Lewis Raven Wallace: How to Speak Up and Speak Out

November 5, 2019
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It’s University Press Week! Today’s blog tour theme is ‘Speaking Up & Speaking Out’. Who better to reflect on the subject than activist and journalist Lewis Wallace, who was fired from his job in public radio for refusing to stay silent about the harmful and marginalizing myth of ‘objectivity’ perpetuated in the media world?

Read on for his thoughts about today’s theme, and scroll for event info and a teaser trailer of Wallace’s new podcast, companion to his debut book, The View from Somewehere.


“I was raised to believe that speaking out mattered, that we all had some responsibility to justice and fairness in the world. I remember lodging protests that only a child of privilege would: against the overly authoritarian school lunch supervisor; against a teacher who I believed insulted the sixth grade students’ intelligence. I circulated petitions and self-published newspapers about youth liberation and adult domination. But speaking out comes with consequences that are uneven and unfair, based on your position of power in the world. In my case, speaking out was easy until I came of age and came out as queer, and transgender in the late 1990s. Using my voice then became a necessity, rather than a choice, although I was still often insulated from the consequences faced by Black and brown teenagers who went against the grain. Where I had school counselors called in on me, my Black and brown peers had cops called. Where I was expelled and sent to alternative school, my peers were expelled and sent to the streets, or juvie, or prison.

In some ways, it was easy to speak about my own oppression, because I understood it. But over time, I also came to believe that it mattered just as much to use my voice to speak about my position(s) of power and privilege, which I would never shed as an educated white person, an inheritor of many unearned platforms and megaphones. When I was fired in 2017 from a prominent position in public radio, I never doubted my choice to use my voice to stand up against the rise of a leader inspired by white supremacy and fueled by transphobia. The negative consequences for me of using my voice were worth the risks. It was an act of solidarity—it drew attention to me, but was ultimately about all the people who weren’t me, who never had the platform to protest in the way that I did, who had been speaking out into a void, or who’d been pressured into silence.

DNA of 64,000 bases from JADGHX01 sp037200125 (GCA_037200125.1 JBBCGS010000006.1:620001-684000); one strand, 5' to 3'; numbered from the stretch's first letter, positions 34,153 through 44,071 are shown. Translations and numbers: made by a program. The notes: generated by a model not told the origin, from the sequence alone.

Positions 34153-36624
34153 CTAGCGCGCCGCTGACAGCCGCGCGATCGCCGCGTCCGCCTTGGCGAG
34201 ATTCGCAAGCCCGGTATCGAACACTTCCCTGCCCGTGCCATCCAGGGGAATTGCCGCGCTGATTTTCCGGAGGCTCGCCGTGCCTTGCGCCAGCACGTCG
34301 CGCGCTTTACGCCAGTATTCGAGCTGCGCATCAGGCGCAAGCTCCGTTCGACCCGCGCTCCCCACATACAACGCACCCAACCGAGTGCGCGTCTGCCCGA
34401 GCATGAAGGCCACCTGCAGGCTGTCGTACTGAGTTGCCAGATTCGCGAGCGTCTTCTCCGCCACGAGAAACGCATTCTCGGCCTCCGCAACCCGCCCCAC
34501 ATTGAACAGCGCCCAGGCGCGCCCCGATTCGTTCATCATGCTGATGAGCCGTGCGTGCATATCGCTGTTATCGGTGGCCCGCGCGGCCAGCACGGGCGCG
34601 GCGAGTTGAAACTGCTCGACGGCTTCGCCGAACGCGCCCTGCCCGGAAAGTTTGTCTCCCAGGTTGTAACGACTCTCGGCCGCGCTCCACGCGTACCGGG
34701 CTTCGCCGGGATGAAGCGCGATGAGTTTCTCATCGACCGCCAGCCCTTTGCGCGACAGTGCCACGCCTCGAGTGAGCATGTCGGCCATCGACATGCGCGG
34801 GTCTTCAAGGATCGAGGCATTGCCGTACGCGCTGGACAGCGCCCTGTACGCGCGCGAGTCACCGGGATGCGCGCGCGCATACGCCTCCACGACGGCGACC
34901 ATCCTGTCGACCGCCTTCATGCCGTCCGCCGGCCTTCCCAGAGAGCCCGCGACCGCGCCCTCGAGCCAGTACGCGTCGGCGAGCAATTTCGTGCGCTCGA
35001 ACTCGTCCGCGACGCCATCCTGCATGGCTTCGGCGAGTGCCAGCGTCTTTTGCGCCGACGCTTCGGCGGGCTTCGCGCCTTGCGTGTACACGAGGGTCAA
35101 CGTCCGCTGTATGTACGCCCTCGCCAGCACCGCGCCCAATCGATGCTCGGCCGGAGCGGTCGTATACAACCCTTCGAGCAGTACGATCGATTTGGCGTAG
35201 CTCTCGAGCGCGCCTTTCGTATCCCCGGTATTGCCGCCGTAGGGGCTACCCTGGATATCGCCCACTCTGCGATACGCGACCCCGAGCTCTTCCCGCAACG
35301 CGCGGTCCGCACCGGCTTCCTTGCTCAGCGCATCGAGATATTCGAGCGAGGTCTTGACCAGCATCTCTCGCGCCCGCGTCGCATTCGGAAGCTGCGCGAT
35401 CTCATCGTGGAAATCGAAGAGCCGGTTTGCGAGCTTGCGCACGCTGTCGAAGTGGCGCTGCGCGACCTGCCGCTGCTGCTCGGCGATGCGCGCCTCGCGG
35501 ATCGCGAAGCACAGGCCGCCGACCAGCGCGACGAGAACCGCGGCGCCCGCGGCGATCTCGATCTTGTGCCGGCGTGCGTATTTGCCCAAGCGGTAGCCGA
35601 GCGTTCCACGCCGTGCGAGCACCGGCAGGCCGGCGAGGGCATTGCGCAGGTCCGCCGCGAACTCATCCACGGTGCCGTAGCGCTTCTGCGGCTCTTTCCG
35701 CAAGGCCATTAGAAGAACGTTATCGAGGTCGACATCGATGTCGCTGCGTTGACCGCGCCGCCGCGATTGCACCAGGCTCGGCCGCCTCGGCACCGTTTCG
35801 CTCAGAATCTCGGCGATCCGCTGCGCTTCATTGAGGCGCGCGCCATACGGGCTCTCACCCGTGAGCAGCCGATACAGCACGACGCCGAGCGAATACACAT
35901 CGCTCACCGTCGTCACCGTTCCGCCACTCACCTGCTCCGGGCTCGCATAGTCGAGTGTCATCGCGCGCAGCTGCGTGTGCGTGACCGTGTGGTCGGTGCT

And I ended up writing a whole book about the history of other journalists from marginalized communities who have stood up for themselves, and for the principles of justice, fairness, and truth that made them journalists and storytellers in the first place. The View from Somewhere is a history of “objectivity,” but also an interrogation of what it means to use your voice in a fractured, dangerous world.”

Lewis Raven Wallace’s exciting debut book, The View from Somewhere: Undoing the Myth of Journalistic Objectivity, is now available online and in stores. You can check out the short trailer for his companion podcast below.

Here’s a brief intro to Lewis’s podcast and forthcoming book:
“Trust in journalists is at an all-time low, but the work of journalism matters more than ever. And traditional “objectivity” may be hurting, rather than helping. All journalists have a view from somewhere, and ”objective” journalism often upholds status quo thinking and reinforces racism, sexism, and transphobia. Host Lewis Raven Wallace was fired from the public radio show Marketplace in 2017 for saying just that. In the years since, Lewis has dug into the history of “objectivity,” who it serves, and who it excludes. The View from Somewhere tells the stories of journalists who have resisted “objectivity” and stood up for justice, and envisions new approaches to truth and integrity in journalism.”

THE VIEW FROM SOMEWHERE BOOK TOUR

North Carolina:
Nov 7, 6:30-8pm: Launch party at Pinhook Bar. In conversation with Ramona Martinez, producer of the View from Somewhere podcast: https://www.facebook.com/events/461037908011762/

Chicago:
Nov 12, 6:30-8pm: City Lit Books—in conversation with Charles Preston and Bettina Chang
Nov 13, 9am-1pm: “Transforming Journalism Beyond Diversity” workshop with Press On and City Bureau at DePaul University downtown campus, co-facilitated with Mia Henry (registration required)
Nov 13, 6pm-8pm: Public Newsroom with podcast producer Ramona Martinez, hosted by City Bureau at DePaul University downtown (14 E Jackson in the LL Auditorium)
Nov 14, 7pm: Women & Children First—with Chicago Reader publisher and former Windy City Times editor Tracy Baim

New York City:
Nov 19, noon: Book talk at the 92 St Y “Fake News: Undoing the Myth of Journalistic Objectivity” 
Nov 19, evening: Barnard public event with Meredith Talusan
Nov 20, 7pm: McNally Jackson (Williamsburg location)—in conversation with Onnesha Roychoudhuri 
Nov 21, 7-8pm: The Strand, Rare Book Room—in conversation with author Samantha Allen

California:
Dec 5: CalArts talk (TBA) 
Dec 7, 4:30pm: Bel Canto Books at The Hangout (Long Beach)—in conversation with Sam Greenspan
Dec 10, 7-8:30pm: E.M. Wolfman General Interest Small Bookstore (Oakland)

Ann Arbor, MI
Jan 7, 7pm: Literati Bookstore

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